Shares of Nike (NKE -2.17%) are trading at record-high levels after the company posted fiscal-2020 first-quarter results that topped analysts' high expectations. This has prompted several on the Street to upwardly revise their price targets on the world's leading footwear and apparel company. Revenue rose 7% to $10.7 billion, earnings of $1.4 billion were up 28% over the same period a year ago, and diluted earnings per share of $0.86 far outran the $0.71 analysts had expected.

Nike is starting out its new fiscal year on the right foot, with these stellar results marking the sixth straight quarter of at least 6% sales growth and 50 basis points of gross margin expansion. Despite the ongoing presence of U.S.-China tariff headwinds, management maintained its fiscal-year 2020 guidance and increased its forecast for gross margins.  

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A jump in China sales propels results

The strong operating results were driven by an acceleration in sales in the greater China region. Nike's sales in China soared 27% in the first quarter as consumers there snatched up footwear, apparel, sports equipment, and accessories like they were going out of style. The footwear business alone hauled in $1.2 billion, accounting for most of the Chinese revenues.

These results are an encouraging sign for Nike as it heads into fiscal 2020 riding high on record 2019 results, which included 11% sales growth on a currency-neutral basis and gross margin expansion of 90 basis points. Despite signs of slowing growth in China, the world's second-largest economy, Nike's strength there demonstrates that consumer demand for athletic footwear and apparel is robust. China represented a quarter of Nike's incremental sales growth last year, and it appears poised to be a strong contributor again this year.

Playing offense for the win

As the company responds to changing customer purchasing trends, e-commerce continues to be a major growth driver. Its "Consumer Direct Offense," designed to bring new products to Nike's loyal customer base more quickly through the brand's own flagship stores, its website, and other online retailers, is driving strong performance globally. The company is making the right product available at the right time by establishing a direct connection with consumers. Along with improvements in its supply chain, this has helped drive rising margins.

On the first-quarter earnings call, CFO Andy Campion commented, "Since launching our Consumer Direct Offense two years ago, our currency-neutral performance has exceeded our long-term financial model in terms of growth, profitability, and returns on invested capital. And we see that momentum continuing over the balance of fiscal 2020."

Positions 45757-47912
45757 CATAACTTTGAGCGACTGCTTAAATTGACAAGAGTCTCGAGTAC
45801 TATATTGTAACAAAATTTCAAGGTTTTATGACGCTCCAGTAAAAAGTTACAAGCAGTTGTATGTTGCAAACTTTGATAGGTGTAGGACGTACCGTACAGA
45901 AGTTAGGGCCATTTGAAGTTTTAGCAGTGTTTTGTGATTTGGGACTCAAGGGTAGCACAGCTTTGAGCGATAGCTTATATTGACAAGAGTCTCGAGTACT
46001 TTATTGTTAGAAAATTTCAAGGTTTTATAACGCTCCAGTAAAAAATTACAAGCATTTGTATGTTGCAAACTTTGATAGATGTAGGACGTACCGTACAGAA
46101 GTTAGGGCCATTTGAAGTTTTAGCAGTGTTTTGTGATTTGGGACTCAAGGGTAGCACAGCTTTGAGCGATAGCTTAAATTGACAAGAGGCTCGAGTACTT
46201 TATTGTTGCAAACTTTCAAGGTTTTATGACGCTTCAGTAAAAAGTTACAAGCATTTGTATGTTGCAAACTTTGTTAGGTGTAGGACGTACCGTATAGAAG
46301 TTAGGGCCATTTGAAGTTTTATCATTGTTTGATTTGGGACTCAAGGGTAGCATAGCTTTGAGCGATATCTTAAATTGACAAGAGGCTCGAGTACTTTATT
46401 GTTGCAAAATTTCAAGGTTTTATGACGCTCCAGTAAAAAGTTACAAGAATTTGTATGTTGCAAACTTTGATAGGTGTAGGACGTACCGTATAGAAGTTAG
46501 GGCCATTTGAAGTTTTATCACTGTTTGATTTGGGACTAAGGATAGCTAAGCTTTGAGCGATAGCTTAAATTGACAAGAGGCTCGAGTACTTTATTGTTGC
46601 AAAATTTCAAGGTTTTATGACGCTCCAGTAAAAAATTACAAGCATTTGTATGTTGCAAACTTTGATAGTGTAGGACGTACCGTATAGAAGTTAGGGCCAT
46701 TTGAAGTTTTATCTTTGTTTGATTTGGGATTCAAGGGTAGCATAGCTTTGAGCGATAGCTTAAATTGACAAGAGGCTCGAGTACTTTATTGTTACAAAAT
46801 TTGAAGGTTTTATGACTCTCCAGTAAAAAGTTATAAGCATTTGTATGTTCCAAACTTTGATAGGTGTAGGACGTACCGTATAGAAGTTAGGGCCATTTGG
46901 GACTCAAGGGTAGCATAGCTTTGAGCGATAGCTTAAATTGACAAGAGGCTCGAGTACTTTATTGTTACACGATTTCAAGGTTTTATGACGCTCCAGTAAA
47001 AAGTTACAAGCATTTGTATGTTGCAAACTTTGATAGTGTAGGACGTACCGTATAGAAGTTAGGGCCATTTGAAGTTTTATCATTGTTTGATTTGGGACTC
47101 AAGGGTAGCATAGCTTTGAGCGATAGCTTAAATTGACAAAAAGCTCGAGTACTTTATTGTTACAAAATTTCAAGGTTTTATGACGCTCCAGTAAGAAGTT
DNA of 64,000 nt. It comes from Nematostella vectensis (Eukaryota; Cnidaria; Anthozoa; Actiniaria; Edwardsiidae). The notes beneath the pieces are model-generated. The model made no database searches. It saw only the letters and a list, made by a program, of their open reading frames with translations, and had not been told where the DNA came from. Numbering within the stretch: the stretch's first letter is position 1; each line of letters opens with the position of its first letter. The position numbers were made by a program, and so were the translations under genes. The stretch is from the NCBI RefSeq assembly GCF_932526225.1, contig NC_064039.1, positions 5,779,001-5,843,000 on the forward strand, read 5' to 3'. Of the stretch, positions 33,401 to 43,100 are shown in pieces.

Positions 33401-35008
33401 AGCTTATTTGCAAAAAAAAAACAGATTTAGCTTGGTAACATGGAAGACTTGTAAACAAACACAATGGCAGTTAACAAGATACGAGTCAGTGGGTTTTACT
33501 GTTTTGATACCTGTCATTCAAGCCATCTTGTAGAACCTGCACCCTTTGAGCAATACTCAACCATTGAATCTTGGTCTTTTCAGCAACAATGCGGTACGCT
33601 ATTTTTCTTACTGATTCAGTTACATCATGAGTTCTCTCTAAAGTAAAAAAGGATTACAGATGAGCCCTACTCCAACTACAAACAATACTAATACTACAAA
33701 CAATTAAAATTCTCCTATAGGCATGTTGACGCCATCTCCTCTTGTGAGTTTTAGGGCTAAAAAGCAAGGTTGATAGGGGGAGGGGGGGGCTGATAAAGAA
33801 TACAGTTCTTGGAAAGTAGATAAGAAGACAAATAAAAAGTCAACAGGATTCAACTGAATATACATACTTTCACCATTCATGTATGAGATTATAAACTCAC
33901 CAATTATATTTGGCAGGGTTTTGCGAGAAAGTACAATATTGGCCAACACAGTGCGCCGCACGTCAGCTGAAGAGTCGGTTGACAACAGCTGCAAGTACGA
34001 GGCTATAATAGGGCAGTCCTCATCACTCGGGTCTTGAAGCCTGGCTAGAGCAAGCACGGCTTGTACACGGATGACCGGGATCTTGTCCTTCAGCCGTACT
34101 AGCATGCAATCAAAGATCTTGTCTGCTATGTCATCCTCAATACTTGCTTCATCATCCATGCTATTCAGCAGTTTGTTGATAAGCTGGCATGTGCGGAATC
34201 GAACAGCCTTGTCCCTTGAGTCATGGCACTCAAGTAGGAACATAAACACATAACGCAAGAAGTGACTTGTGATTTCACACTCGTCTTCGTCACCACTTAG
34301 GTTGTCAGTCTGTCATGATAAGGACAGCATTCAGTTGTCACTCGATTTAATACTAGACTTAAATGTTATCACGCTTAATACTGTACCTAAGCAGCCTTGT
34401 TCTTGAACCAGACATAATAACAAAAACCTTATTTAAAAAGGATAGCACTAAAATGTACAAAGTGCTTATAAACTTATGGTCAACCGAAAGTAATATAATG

Nike's digital division is gaining momentum, and the Nike app is seeing strong adoption as consumers sprint to the company's differentiated retail experience. As part of its "Triple Double" strategy, the company is doubling the resources spent on its digital properties and deepening one-to-one consumer connections. This is resonating well with millennials, who want more relevant, personalized products as fast as possible.

Innovation produces a solid pipeline

What's setting Nike apart from its rivals is product innovation. Technical savvy is a strong asset for the company; for example, the Adapt basketball shoes, which use adaptable lacing technology that electronically adjusts the lacing, pressure, and fit of the shoe to the contours of the consumer's foot, has sold out on Nike's Snkrs website. As the future of athletic footwear, the technology has the potential to drive widespread growth across Nike's portfolio for years to come. 

Innovative technology-driven products delivered to an increasingly digital consumer are driving the higher selling prices and margins behind Nike's growth and expanding market. Nike's House of Innovation stores, in New York City and Shanghai, have a Sneaker Lab that offers digitally enabled design and personalized service for customers to make their personalized shoes. 

Women's footwear and apparel is another key area of future growth at Nike, and this division continued to experience solid growth in the first quarter on the strength of a successful summer season that celebrated famous female athletes and Women's World Cup promotional activity. Nike's lineup of innovative, stylish products is "feeding the growing consumer demand for comfortable, athletic products" among women, according to CEO Mark Parker. 

Can the earnings beats go on?

Going forward, Nike still has the potential to be one of the best growth stories in the consumer discretionary sector. It appears to have the growth drivers in place to deliver another year of outperformance and market-share gains despite an environment of heightened macroeconomic uncertainty. Nike is poised to build on its dominant position in the athletic apparel and footwear market through its globally recognized brand, digital expansion, innovative products, and growth in emerging markets such as China.

Nike is heading into the peak holiday shopping season with the wind at its back. The stock is trading for about 28 times forward earnings as big expectations have become even bigger. But given its market dominance and growth metrics, the premium valuation relative to footwear and apparel peers like Skechers USA (SKX -1.51%), Ralph Lauren (RL -2.67%), and VF Corp. (VFC -3.38%) seems warranted. Current shareholders should tighten their laces and enjoy Nike's run, while prospective buyers may wish to wait for a macro-driven pullback to get in the game.